What I have always found interesting about this show is that the audience already knows how it ends before they walk through the door. Spoiler alert: we become America. But it is written in such a masterful way that you actually begin to doubt the outcome. You find yourself surprised many times. So, to answer your question—there isn’t one moment in particular that defines this show for me. But I do live for any moment when we can take the audience by surprise.
This is very different than anything Toby’s has ever put on its stage. How has knowing that you were taking on— what a lot of people refer to as a play with music— this show, knowing it is different from what people have experienced and come to expect at Toby’s, how has that changed you as a director and how you approach the piece?
Jeremy: Something interesting about this show is a lot of people write it off as being simple. Essentially it’s a unit set. You’re in the continental congress for 80% of the evening. It’s men sitting in chairs. But people don’t necessarily take into account the enormity of that cast. There are a lot of people on that stage. I realized well into the process that it is a deceptive show. Yes, there are simple elements to it, but not in performance and not in production at all. You’re looking at 23 men who are constantly on stage.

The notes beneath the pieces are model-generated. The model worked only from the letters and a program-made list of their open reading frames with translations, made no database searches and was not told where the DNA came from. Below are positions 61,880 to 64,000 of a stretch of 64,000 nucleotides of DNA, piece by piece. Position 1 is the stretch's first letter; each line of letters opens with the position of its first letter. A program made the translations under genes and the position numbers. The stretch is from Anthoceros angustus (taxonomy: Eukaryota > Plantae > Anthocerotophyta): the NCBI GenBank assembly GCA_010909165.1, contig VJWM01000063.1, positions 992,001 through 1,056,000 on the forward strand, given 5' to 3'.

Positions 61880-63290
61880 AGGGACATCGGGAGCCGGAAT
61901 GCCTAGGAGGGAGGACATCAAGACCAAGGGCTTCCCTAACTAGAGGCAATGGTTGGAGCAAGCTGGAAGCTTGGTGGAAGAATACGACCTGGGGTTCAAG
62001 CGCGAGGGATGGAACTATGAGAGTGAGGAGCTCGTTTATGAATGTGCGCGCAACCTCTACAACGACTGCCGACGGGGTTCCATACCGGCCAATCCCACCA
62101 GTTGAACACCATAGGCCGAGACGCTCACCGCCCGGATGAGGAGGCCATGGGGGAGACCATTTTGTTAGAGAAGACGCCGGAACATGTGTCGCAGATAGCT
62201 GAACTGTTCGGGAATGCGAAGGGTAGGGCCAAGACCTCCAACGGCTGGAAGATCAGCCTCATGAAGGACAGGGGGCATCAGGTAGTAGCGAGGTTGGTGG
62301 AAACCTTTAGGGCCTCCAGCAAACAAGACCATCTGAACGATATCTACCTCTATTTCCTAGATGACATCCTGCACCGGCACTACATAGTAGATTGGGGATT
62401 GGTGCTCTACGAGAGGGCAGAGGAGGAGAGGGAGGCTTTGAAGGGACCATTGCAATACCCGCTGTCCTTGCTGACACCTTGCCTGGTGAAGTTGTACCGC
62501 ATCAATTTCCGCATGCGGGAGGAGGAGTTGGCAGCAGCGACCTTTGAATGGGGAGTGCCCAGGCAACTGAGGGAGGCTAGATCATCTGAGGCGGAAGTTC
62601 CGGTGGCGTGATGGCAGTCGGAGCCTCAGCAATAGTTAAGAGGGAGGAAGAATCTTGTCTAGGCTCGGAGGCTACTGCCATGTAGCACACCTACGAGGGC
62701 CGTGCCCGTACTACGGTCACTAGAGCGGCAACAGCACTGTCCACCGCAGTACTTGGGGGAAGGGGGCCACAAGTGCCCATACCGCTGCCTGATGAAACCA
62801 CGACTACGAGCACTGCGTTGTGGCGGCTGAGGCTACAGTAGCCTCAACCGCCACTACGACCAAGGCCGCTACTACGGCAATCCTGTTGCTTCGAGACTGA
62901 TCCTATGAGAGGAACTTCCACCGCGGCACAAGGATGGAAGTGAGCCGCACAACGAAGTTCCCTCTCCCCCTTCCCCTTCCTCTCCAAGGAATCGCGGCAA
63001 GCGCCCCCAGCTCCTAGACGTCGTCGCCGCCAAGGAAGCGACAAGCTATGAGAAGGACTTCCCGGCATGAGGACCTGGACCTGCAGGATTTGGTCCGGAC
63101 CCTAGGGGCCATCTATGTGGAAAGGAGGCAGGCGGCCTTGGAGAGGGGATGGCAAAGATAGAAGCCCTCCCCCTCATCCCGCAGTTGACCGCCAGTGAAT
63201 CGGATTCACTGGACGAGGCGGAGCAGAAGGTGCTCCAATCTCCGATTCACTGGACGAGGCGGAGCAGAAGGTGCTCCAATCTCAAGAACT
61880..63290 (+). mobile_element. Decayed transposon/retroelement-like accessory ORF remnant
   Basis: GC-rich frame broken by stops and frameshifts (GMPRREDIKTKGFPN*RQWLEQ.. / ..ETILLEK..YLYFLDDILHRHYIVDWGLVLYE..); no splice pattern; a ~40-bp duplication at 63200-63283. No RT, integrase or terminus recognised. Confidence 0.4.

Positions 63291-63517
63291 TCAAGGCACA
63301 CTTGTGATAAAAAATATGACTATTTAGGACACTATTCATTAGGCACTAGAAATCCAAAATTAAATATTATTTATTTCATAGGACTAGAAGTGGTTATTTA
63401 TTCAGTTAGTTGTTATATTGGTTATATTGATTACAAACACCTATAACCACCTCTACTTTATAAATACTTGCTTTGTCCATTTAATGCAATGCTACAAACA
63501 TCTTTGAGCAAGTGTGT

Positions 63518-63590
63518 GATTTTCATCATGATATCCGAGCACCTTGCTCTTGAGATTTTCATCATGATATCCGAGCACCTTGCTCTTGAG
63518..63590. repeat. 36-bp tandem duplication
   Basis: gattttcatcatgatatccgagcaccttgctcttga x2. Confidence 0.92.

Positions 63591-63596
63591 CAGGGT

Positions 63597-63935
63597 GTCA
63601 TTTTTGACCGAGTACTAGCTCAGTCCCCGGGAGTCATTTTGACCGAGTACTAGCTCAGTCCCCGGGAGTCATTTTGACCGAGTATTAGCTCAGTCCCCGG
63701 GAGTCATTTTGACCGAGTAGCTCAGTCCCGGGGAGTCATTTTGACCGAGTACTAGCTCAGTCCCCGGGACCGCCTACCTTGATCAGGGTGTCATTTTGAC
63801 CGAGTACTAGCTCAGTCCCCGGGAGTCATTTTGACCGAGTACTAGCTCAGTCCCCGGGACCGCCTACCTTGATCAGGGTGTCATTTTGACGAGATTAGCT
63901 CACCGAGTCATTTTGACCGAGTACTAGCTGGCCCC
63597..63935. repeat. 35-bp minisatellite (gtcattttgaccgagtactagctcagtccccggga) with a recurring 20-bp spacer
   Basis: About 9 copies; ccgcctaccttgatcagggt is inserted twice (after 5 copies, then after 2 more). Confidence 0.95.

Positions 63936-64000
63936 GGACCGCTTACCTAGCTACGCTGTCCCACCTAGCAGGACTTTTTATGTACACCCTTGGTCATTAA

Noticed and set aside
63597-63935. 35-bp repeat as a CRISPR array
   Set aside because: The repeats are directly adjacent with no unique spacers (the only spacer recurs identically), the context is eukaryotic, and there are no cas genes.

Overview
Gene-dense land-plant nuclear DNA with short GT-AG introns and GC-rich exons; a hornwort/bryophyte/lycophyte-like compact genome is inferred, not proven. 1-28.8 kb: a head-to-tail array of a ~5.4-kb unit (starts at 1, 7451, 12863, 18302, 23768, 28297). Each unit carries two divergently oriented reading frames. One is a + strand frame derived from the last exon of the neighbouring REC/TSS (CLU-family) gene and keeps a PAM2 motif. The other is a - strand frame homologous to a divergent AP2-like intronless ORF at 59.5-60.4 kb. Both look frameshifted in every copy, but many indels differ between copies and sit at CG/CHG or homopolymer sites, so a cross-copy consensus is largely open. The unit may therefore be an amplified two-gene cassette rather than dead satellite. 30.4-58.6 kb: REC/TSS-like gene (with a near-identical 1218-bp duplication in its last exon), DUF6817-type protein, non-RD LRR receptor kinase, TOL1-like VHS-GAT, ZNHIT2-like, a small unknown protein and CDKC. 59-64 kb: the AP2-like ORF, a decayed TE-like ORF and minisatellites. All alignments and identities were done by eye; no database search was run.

The ensemble has to remember, and this is the same in any show, but with this one in particular— night after night you’re giving the same lines and the same text. But it has to be fresh. Every night must be the first time these men have heard these ideas, the first time that they have thought these thoughts. It all has to remain very clear, especially during the debates. There has to be split sides and honest reactions. There has to be a continual effort to keep it fresh and alive and moving. People come in with preconceived notions that history is boring, and we’re here to prove that simply isn’t the case.